We here at CBS Sports have spent the week analyzing all of baseball's award races.

Today, we'll conclude our series by dissecting the American League Most Valuable Player Award. As you probably know, there a a lot of capable candidates. Let's get to it.

Mookie Betts has been the most productive player in the AL this season, as judged by Baseball-Reference's wins above replacement metric. That he's amassed more than eight wins while recording fewer plate appearances than anyone else in the top 10 suggests he's been the top player on both a rate and counting basis. Add in how he's the face of the best team in baseball, and there's every reason to believe he's the odds-on favorite to win AL MVP.


Of course, "odds-on favorite" for the award doesn't mean Betts will win the award. Mike Trout is less than half a win beyond Betts and has been a slightly better hitter per park-adjusted stats. Unfortunately for Trout, he's stuck on a team without playoff aspirations. It's hard to see him overcoming the narrative when he isn't clearly ahead in numbers.

Jose Ramirez is also right there with Betts and Trout in WAR. In a vacuum, there's no doubt Ramirez would be a deserving winner based on the season he's having. Figuring out an argument for Ramirez that precludes voting for Betts is difficult, however, since Betts has been the superior hitter and plays on a better team. Maybe if enough voters believe Ramirez was more crucial to Cleveland's success than Betts' was to Boston's -- or maybe if they have a predilection for infielders. Otherwise, Ramirez is probably battling it out with Trout for second.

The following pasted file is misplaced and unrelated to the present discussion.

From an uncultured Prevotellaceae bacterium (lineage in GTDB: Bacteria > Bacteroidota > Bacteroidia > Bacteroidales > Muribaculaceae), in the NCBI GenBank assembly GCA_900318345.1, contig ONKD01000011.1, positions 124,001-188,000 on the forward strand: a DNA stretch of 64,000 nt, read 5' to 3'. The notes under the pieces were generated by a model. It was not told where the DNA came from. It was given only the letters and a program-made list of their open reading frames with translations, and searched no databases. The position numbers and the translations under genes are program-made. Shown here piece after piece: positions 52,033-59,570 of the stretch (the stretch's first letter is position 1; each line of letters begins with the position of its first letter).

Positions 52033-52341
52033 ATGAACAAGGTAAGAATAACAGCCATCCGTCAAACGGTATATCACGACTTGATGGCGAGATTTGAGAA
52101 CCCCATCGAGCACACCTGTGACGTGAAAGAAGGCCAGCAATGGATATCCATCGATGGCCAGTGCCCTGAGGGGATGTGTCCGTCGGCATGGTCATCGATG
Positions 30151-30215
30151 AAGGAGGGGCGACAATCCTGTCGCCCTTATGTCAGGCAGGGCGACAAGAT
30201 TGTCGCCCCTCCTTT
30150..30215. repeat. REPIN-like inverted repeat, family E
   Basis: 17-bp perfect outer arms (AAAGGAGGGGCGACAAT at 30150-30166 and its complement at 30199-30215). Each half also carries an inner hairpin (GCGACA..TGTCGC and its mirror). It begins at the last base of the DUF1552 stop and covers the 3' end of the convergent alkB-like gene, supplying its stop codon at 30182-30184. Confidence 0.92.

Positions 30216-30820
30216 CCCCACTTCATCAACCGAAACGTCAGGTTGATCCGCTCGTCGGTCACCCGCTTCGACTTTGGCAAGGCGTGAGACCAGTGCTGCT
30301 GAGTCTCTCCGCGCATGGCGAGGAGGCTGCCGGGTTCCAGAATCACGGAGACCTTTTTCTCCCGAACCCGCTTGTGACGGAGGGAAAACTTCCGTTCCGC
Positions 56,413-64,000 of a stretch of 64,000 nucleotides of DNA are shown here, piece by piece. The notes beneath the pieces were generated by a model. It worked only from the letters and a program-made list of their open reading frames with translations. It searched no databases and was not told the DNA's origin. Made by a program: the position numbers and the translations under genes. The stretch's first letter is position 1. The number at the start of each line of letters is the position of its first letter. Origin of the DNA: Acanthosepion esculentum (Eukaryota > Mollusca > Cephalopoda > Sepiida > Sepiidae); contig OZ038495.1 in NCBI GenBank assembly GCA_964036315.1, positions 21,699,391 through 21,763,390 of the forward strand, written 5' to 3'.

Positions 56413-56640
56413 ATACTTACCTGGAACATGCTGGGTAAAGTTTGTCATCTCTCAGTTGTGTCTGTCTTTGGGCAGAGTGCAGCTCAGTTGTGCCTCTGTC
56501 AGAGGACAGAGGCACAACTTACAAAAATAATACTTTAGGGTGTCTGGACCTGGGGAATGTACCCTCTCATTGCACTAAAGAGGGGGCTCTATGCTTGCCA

Can you feel the narrative building? Matt Chapman is a heck of a player -- an above-average hitter and all-world defender at the hot corner -- and he's almost certain to receive a bump because of the Oakland Athletics' unlikely run toward the postseason. If the A's win the division, it wouldn't shock us were Chapman to find his way into the top three of voting.